[(1) In this section, “code” means a code of practice under section 60, 60A or 66.
(2) The Secretary of State may at any time revise the whole or any part of a code.
(3) A code may be made, or revised, so as to—
(a) apply only in relation to one or more specified areas,
(b) have effect only for a specified period,
(c) apply only in relation to specified offences or descriptions of offender.
(4) Before issuing a code, or any revision of a code, the Secretary of State must consult—
[(a) such persons as appear to the Secretary of State to represent the views of police and crime commissioners,
(aa) the Mayor's Office for Policing and Crime,
(ab) the Common Council of the City of London,]
[(b) the National Police Chiefs' Council,]
(c) the General Council of the Bar,
(d) the Law Society of England and Wales,
(e) the Institute of Legal Executives, and
(f) such other persons as he thinks fit.
[(4A) The duty to consult under subsection (4) does not apply to a revision of a code where the Secretary of State considers that—
**Trials are provided to all LexisPSL and LexisLibrary content, excluding Practice Compliance, Practice Management and Risk and Compliance, subscription packages are tailored to your specific needs. To discuss trialling these LexisPSL services please email customer service via our online form. Free trials are only available to individuals based in the UK. We may terminate this trial at any time or decide not to give a trial, for any reason. Trial includes one question to LexisAsk during the length of the trial.
To view the latest version of this document and millions of others like it, sign-in to LexisLibrary or register for a free trial.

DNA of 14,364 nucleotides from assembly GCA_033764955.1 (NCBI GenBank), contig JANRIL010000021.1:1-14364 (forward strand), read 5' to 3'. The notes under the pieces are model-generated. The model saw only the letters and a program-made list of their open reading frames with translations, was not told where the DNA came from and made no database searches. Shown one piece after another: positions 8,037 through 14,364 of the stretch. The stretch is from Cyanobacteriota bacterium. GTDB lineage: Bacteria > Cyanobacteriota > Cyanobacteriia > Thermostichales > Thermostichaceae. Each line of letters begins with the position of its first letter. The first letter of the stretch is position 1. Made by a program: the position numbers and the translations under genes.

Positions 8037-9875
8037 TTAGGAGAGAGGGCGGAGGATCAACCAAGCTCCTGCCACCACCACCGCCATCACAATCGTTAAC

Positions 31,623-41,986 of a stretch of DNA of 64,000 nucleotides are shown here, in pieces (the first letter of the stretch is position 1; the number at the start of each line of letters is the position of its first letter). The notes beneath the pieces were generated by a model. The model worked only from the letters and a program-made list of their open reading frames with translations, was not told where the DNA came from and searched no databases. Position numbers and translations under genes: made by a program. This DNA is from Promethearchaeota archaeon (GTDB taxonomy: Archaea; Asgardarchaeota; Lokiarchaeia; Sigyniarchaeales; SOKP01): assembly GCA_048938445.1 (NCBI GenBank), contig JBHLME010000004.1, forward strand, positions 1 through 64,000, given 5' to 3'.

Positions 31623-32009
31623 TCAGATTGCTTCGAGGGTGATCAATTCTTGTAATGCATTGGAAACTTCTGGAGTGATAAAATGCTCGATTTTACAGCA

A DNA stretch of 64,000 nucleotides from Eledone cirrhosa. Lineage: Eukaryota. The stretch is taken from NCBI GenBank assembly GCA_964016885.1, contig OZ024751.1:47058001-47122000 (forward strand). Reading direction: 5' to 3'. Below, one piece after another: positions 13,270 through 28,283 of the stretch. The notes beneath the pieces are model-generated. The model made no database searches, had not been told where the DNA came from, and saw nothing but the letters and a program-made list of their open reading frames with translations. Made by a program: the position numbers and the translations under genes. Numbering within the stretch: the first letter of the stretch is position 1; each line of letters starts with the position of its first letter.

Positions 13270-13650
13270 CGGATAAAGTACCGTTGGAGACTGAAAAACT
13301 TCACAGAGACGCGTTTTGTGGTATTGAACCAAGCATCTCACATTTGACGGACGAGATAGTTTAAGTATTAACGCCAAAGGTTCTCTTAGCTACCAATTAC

Existing user? Sign-in
Take a free trial
Take a free trial
The principle of transferred maliceIf a person has a malicious intent towards X and, in carrying out that intent, injures Y, he is guilty of an offence. So, if D shoots at A with intent to kill him but kills B by mistake it is murder; the mistake as to the identity of the victim is irrelevant as D
Voluntary manslaughterVoluntary manslaughter consists of those killings which would be murder (because the accused has the relevant mental element for murder) but which are reduced to manslaughter because of one of the three special defences (loss of control, diminished responsibility or suicide
This practice note provides an introduction to tort law by addressing three questions:•what does the concept of being liable in tort mean? And how does tort relate to contract and criminal law•how has the law of tort developed?•what is the scope of tort, ie what interests does it protect? What
The Standard Conditions of Sale (SCS), currently in their 5th edition (2018 revision), are a set of standard conditions which are commonly incorporated into contracts for the sale of residential property. The Standard Commercial Property Conditions (Third Edition—2018 Revision) (SCPC) are used for
0330 161 1234